Chesapeake councilmen case continued

Published 12:00 am Sunday, December 25, 2011

CHESAPEAKE — The gambling case against two Chesapeake village councilmen has been continued to the New Year.

Paul E. Hart and his son, Paul Nathan Hart, were to have appeared in Lawrence County Municipal Court Friday morning for a pre-trial hearing. However a court bailiff said the hearing has been postponed until Jan. 6.

Neither man nor their attorney, Mike Gleichauf, appeared in the courtroom.

Email newsletter signup

The elder Hart, who has been on the Chesapeake council for approximately 20 years, is charged with operating a gambling house. His son, who will go off council at the end of this month, is facing a gambling charge. Paul Nathan Hart had sought his third consecutive term on council in November, but was defeated.

The charges stem from an alleged gambling operation at Chip’s Game Room in South Point. Law enforcement authorities began investigating the alleged operation after a woman who said she was a patron of the gaming room filed a robbery charge against Paul Nathan Hart.

“According to (the woman) Paul (Nathan Hart) said she had been cheating his machines. … Paul demanded that she give him her money and he would not let her get her purse. … Paul then told her to leave the business after she gave him approximately $150 in cash,” according to a report filed by Lawrence County Sheriff’s Detective Aaron Bollinger.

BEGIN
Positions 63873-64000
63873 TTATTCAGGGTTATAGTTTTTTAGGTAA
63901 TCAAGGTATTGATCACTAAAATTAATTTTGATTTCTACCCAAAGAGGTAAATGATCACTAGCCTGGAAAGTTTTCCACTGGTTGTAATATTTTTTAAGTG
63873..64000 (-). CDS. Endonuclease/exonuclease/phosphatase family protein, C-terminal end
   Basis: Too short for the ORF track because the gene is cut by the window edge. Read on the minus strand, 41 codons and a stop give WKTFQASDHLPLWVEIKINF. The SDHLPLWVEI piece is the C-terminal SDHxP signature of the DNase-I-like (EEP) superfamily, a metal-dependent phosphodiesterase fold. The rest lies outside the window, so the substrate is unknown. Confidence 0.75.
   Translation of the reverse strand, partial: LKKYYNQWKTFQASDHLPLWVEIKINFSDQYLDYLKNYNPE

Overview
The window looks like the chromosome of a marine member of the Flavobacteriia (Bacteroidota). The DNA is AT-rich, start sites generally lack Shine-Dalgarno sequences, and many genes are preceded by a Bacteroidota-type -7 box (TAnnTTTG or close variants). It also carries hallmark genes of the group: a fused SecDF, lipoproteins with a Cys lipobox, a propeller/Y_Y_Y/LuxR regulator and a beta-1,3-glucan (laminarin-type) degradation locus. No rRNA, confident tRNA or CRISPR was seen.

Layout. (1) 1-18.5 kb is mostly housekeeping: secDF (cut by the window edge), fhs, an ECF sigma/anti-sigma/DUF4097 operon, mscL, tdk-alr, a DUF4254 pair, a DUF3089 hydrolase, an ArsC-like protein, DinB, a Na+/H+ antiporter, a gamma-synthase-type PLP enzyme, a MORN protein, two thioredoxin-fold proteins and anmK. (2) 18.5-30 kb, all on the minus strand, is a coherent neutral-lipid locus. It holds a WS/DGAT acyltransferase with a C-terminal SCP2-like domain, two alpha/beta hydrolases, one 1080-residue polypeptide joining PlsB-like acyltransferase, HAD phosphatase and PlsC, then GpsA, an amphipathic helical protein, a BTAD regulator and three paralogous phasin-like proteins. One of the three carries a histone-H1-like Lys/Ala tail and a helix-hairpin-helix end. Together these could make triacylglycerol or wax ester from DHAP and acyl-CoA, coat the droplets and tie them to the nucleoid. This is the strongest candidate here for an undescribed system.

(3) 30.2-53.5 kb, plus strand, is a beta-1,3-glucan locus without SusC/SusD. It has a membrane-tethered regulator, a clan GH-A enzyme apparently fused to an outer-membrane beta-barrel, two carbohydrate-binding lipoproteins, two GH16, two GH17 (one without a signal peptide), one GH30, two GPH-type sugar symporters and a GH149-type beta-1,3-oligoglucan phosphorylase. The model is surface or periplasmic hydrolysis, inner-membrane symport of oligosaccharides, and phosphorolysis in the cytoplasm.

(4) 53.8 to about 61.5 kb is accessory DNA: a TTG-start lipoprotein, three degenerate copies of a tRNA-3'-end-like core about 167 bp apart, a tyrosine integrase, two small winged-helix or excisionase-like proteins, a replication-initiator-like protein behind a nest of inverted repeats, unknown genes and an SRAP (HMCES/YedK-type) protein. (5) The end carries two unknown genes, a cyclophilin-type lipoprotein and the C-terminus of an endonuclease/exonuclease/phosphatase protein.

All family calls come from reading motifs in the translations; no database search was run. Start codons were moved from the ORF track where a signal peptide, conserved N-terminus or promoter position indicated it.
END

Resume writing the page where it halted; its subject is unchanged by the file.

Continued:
Bollinger and Detective Jason Newman interviewed the woman and then went to the game room where Bollinger reported he saw “approximately 20 or more different gambling machines.”

They also interviewed Paul Nathan Hart who told the detectives that another party was responsible for the game room and that he just receives a check for working on the gambling machines.

After those interviews Bollinger was contacted by the woman who was named by Paul Nathan Hart as the owner of the gaming room.

“According to (her), the business is in her name; however Paul (Nathan) Hart is the person who is responsible for the gambling business,” according to Bollinger’s report.

Bollinger was also contacted by Paul E. Hart, who told him that he knew his son was running a gambling operation, but “he was trying to stay out of it,” the detective reported.

As Paul E. Hart said he was aware that his son was operating a gambling facility and that the senior Hart owns the building where the gaming room was, the father was charged with operating a gambling house, according to Sheriff Jeff Lawless.

Both charges are first-degree misdemeanors and carry a penalty of up to six months in jail.

The game room has been shut down.